In the Windows Resource Monitor's CPU tab, there is a status box and graph for the "Maximum Frequency", right next to the "CPU Usage" values. What does this mean? The value is sometimes over 100% on my system... what could that imply?

resource monitor

By looking at CPU-z's real-time report of the processor's clock speed, it seems to be loosely related to what frequency the CPU is running at, which would imply that it means "percent of maximum possible frequency the CPU is running at"; this would be of relevance on systems with SpeedStep and/or TurboBoost technology (or similar). Furthermore, setting the system to "power saving mode" lowers the "maximum frequency" value to around 60%, while setting it to "high performance" mode sets it to around 110%. However, the percentage does not seem to exactly correlate to the CPU speed being shown. What value is this actually representing then?

  • How many CPUs do you have? Are they overclocked? Does your BIOS correctly detect you CPU? Apparently there are different ways of detecting the maximum CPU frequency. support.microsoft.com/kb/888282
    – Mikel
    Mar 13, 2011 at 7:05
  • @Mikel: I have a single Core i5 M430, which is a hyperthreaded dual-core processor. It is not over-clocked, but does have turboboost. BIOS detects it normally.
    – nhinkle
    Mar 13, 2011 at 7:22

4 Answers 4


It simply means of the total maximum of your processors normal speed.

With speed step, power saving and everything else disabled, this should always read 100%.

If you have power saving on your laptop that under clocks your CPU compared to the stock speed, it will report a lower percentage.

If you have turbo boost or similar, it will report a higher percentage.

So, again, this is the current maximum percentage your processor can currently run when compared against its reported normal speed.

I am not 100% sure, but my guess is that if you overclock, the overclocked amount would be the "base" speed to Windows and overclocking by 20% would not show a 120% maximum frequency - this is just guessing, I have no way to test.

  • It only reports speed changes effected by the system itself with respect to its nominal speed as per BIOS settings, be them default or overclocked. As mentioned these include SpeedStep and Turbo Mode, but also speed reductions due to the "passive cooling" power management option or throttling effected by the system due to overheating.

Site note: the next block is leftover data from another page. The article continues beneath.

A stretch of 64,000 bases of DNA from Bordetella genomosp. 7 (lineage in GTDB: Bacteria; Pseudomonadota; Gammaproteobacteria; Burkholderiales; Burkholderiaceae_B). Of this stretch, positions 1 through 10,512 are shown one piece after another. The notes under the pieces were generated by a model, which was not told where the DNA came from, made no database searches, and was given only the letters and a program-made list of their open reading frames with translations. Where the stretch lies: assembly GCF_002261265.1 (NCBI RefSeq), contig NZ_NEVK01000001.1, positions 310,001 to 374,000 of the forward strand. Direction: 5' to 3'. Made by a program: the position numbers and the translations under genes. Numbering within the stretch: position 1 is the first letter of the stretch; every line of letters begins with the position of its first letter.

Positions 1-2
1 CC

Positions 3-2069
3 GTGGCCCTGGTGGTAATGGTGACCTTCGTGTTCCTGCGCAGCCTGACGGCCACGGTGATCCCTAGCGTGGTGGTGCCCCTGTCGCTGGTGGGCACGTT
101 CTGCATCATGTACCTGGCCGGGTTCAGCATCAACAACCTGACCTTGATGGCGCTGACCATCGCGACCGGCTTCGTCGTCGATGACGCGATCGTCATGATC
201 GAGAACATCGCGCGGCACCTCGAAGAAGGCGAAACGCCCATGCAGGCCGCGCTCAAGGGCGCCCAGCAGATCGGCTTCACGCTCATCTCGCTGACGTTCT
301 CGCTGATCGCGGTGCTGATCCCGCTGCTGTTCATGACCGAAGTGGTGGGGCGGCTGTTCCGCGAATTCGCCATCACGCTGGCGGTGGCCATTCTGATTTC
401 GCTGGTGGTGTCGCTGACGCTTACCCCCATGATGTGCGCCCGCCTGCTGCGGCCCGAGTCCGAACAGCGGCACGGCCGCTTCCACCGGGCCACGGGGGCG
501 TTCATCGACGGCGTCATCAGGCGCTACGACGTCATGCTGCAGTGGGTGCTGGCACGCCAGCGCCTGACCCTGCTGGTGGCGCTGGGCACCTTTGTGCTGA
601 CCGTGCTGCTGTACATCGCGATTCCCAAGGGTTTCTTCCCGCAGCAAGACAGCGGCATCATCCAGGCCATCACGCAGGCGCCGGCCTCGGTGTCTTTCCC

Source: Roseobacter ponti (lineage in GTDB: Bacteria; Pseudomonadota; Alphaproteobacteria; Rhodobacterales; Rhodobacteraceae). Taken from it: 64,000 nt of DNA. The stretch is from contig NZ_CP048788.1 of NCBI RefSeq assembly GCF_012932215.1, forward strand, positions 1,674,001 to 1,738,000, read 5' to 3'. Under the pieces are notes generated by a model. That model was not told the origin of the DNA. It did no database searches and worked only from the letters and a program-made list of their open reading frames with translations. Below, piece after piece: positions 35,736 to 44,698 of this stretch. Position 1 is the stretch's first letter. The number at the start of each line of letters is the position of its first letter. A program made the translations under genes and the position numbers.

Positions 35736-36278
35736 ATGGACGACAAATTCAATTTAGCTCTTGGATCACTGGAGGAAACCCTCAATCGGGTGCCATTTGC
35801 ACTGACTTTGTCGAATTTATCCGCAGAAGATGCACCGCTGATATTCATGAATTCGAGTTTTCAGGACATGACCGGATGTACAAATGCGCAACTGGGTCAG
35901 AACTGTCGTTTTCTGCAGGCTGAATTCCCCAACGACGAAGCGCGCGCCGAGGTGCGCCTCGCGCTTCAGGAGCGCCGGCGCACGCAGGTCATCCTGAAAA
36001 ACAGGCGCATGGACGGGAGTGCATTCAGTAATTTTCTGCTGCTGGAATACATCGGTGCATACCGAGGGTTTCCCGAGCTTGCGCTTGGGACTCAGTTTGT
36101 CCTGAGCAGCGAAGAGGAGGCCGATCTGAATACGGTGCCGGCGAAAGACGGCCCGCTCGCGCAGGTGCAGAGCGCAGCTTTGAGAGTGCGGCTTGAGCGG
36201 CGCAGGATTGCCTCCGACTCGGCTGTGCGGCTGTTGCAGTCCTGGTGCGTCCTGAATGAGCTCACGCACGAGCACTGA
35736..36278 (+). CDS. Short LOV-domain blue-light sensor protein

– Mark Sowul
    Mar 13, 2011 at 7:43
  • 4
    This seems like a reasonable answer, though if anybody finds any official documentation about what it means, I'd like to see it.
    – nhinkle
    Mar 15, 2011 at 21:32
  • 2
    I don't think my experience shows this to be true. I'd like to see what MS says it means, like nhinkle. Feb 14, 2012 at 21:27
  • does this drop if the CPUs thermal throttling enables?
    – Divin3
    Feb 25, 2016 at 4:40
  • My Maximum Frequency would never go over 30%, making my PC very slow at times. I figured out how to adjust it back to 100% to correct the problem, and blogged about it at blog.danskingdom.com/…
    – deadlydog
    May 4, 2022 at 0:50

According to an answer here:

Maximum Frequency in Resource Monitor is the same as the Processor Performance \ % of Maximum Frequency counter in Performance Monitor.

For example if you have a 2.5 ghz processor which is running at 800 mhz then % of Maximum Frequency = 800/2500 = 31%. So the processor is running at 31%, or 800 mhz, of the processor's maximum frequency of 2500 mhz (2.5 ghz).

The "best" percentage of maximum frequency is subjective. Basically, you want the CPU running at a frequency that is fast enough to do what you want while using the least amount of power so it doesn't drain your battery or increase your electric bill unnecessarily.

Your power plan in Windows is part of what determines the frequency as well as settings in the computer's BIOS.

Take a look at the section Processor power management (PPM) may cause CPU utilization to appear artificially high in this article: Interpreting CPU Utilization for Performance Analysis


Very late reply, but I just noticed that my percentage in Resource Monitor for CPU frequency is 129%, which corresponds with my overclock. I have a 3.4 GHz Intel i5 that is overclocked to 4.4, which is a (1000/3400) * 100 = 29.411% increase over stock speed. Turbo Boost for my processor (the factory boost to frequency) was 3.8 GHz, but this also showed above 100%. Basically, the frequency your processor is listed at on the box and in CPU-Z at its maximum stock frequency (without Turbo Boost) is what Resource Monitor takes to be 100%.


Just to add that on a modern multi-core computer where unused cores are parked (turned off) to conserve power, the displayed percentage can be much less than 100%.

I have seen values of 30-50% on an unencumbered 8-core computer.

  • 2
    This isn't an answer, it should be a comment.
    – nhinkle
    Feb 2, 2015 at 9:23
  • 2
    @nhinkle: Disagree. The other answers date from before parked cores existed and were correctly handled by the OS. They deal with frequency under/over-clocking. Parked cores and their effect on this number are mentioned nowhere, but with modern processors they will have a much bigger impact than clocking. Please undo your downvote.
    – harrymc
    Feb 2, 2015 at 12:36

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